Javier A. Lopez
Kozyak Tropin Throckmorton
Javier A. Lopez has dedicated over 1,000 hours in pro bono matters ranging from an international discrimination case against Cuban nationals by Carnival Corp. to a police brutality case against the Hollywood police department.
Lopez’s work in a high-profile case resulted in an immediate, unprecedented policy change by the Cuban government in its treatment of Cuban-born U.S. citizens. It marks the first time since the Castro government took over in 1959 that Cuba has changed a discriminatory policy at the insistence of the United States.
When Miami-based Carnival became the first U.S. cruise line approved by the Cuban government to sail from the U.S. to Cuba, the company planned to honor the Cuban government’s practice of denying ship passage to people born in Cuba.
Lopez, the president of the Cuban American Bar Association, filed federal and state class action lawsuits in the month before the first cruise scheduled for May 1, 2016, seeking an emergency injunction against Carnival subsidiary Fathom.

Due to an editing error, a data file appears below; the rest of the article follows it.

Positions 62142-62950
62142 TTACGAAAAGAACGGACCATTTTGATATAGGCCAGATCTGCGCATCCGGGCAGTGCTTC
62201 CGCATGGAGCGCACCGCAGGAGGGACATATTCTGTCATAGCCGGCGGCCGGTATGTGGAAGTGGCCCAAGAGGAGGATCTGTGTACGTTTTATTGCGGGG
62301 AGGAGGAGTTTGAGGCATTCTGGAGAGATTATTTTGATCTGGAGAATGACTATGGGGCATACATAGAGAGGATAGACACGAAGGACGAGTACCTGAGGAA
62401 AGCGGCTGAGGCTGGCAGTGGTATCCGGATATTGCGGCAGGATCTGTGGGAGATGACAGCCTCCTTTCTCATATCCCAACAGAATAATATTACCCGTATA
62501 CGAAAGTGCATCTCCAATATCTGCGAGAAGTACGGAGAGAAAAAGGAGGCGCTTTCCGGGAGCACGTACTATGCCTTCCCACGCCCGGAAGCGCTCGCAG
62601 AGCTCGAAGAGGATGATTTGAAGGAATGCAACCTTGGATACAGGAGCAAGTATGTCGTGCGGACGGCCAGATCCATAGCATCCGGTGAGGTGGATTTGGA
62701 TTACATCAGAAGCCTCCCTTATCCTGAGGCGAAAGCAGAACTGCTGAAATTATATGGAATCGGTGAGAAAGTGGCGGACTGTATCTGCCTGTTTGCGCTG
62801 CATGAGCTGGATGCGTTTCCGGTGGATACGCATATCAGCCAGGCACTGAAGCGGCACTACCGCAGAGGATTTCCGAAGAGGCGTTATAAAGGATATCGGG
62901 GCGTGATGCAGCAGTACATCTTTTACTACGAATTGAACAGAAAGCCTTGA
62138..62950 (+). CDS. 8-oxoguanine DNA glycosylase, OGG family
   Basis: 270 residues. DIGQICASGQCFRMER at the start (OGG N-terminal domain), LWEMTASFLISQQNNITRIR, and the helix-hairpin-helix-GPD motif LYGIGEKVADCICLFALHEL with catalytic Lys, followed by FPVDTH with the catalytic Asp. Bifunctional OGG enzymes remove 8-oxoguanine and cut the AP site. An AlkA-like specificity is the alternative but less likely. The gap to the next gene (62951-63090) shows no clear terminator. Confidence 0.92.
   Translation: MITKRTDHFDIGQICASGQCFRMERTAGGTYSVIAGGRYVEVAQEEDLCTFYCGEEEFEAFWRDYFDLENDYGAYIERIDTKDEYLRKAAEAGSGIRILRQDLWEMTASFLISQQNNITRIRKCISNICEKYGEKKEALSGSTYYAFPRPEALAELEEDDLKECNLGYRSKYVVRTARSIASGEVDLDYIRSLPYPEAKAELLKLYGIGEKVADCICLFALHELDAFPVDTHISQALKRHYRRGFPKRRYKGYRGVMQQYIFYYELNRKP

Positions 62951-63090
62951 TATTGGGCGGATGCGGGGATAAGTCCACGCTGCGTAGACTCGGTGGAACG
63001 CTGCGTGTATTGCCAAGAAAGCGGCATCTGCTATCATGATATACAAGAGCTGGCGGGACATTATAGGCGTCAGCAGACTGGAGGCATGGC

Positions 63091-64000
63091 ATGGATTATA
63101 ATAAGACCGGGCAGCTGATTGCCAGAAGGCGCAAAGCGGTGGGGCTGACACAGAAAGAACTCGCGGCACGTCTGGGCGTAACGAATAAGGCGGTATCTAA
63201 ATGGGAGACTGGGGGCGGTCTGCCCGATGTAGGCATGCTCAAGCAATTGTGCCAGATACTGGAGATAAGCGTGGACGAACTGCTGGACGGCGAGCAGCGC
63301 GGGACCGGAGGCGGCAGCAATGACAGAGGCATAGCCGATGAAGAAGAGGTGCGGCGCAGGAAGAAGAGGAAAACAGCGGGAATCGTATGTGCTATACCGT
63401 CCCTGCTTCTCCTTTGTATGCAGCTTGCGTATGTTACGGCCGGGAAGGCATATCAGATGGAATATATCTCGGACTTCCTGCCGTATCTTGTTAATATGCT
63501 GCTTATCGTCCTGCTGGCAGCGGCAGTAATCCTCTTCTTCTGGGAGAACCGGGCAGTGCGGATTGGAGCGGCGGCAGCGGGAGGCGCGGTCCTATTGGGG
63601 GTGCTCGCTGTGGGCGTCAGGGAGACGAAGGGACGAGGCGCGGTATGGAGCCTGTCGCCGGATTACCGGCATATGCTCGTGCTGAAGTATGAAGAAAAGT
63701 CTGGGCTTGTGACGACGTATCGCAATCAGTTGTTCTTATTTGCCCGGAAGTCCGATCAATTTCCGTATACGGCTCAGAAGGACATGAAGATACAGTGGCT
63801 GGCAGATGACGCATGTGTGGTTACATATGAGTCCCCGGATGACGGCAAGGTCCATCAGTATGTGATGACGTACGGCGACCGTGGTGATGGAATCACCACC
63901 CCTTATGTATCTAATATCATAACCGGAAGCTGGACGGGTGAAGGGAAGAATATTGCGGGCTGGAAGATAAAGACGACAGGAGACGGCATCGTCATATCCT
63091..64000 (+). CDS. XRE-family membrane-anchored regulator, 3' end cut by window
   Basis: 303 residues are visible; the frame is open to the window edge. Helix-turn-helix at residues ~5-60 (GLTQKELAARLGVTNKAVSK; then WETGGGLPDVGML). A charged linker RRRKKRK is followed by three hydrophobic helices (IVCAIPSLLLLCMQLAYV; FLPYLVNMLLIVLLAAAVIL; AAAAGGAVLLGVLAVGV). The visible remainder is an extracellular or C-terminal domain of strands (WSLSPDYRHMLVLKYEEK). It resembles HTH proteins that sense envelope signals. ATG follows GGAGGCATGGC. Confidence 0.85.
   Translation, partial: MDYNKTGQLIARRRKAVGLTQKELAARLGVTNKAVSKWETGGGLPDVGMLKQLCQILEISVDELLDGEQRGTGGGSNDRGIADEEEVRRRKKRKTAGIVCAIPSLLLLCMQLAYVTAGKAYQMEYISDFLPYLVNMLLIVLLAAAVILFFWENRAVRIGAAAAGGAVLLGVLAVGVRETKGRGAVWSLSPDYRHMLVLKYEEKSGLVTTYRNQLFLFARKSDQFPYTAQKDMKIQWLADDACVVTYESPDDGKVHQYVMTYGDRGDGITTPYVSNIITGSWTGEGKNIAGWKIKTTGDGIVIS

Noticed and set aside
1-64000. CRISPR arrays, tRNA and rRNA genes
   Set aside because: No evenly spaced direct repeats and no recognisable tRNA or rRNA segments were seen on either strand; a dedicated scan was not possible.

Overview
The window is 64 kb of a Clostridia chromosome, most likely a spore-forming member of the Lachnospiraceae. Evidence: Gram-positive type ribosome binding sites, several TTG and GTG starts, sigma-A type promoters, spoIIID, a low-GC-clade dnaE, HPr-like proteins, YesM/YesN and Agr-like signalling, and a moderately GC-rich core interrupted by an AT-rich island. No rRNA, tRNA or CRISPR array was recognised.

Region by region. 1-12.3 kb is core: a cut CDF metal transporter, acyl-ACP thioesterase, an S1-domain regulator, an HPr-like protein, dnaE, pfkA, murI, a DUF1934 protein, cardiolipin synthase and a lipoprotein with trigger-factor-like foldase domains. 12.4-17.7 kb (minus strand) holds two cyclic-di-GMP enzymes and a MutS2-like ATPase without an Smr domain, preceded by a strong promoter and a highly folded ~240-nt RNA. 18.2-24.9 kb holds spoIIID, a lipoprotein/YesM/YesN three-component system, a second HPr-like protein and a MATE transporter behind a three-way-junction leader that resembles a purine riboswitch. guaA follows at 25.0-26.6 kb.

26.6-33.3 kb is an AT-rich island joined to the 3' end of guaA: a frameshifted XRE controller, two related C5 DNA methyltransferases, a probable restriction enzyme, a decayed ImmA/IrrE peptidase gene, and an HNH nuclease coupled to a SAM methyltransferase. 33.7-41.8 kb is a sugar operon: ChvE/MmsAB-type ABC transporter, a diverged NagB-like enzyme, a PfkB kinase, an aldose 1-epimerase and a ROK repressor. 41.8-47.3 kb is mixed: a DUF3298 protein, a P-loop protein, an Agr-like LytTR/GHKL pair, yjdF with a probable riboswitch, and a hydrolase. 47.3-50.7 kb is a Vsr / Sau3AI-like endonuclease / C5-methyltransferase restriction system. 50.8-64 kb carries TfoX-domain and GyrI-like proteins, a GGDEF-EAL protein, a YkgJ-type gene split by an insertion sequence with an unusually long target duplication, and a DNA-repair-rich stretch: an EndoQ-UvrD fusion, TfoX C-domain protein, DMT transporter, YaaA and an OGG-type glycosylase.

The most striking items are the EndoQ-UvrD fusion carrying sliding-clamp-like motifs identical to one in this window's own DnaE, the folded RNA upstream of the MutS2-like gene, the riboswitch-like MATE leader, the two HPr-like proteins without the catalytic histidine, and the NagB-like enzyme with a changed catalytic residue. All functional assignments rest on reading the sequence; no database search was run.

Pressure mounted on the company when Miami-Dade County Mayor Carlos Gimenez, a Cuban-born naturalized U.S. citizen, asked for a legal opinion on whether Carnival was violating the county code by banning passengers based on national origin.
Carnival agreed to suspend cruises to Cuba until the decadesold policy was withdrawn, and the Cuban government quickly rescinded its ban. The lawsuit was withdrawn before the inaugural cruise launched. But delicate negotiations continued for months to avoid a recurrence.
In the Hollywood police brutality case, Lopez reached a $242,000 settlement, and his indigent client received an apology from a police captain. Lopez spent hundreds of hours and took 17 depositions to resolve the case, which settled for the highest amount in the history of the department.
His work for the client continues on a different front, with Lopez working with health care providers to guarantee mental health services from the Veterans Administration.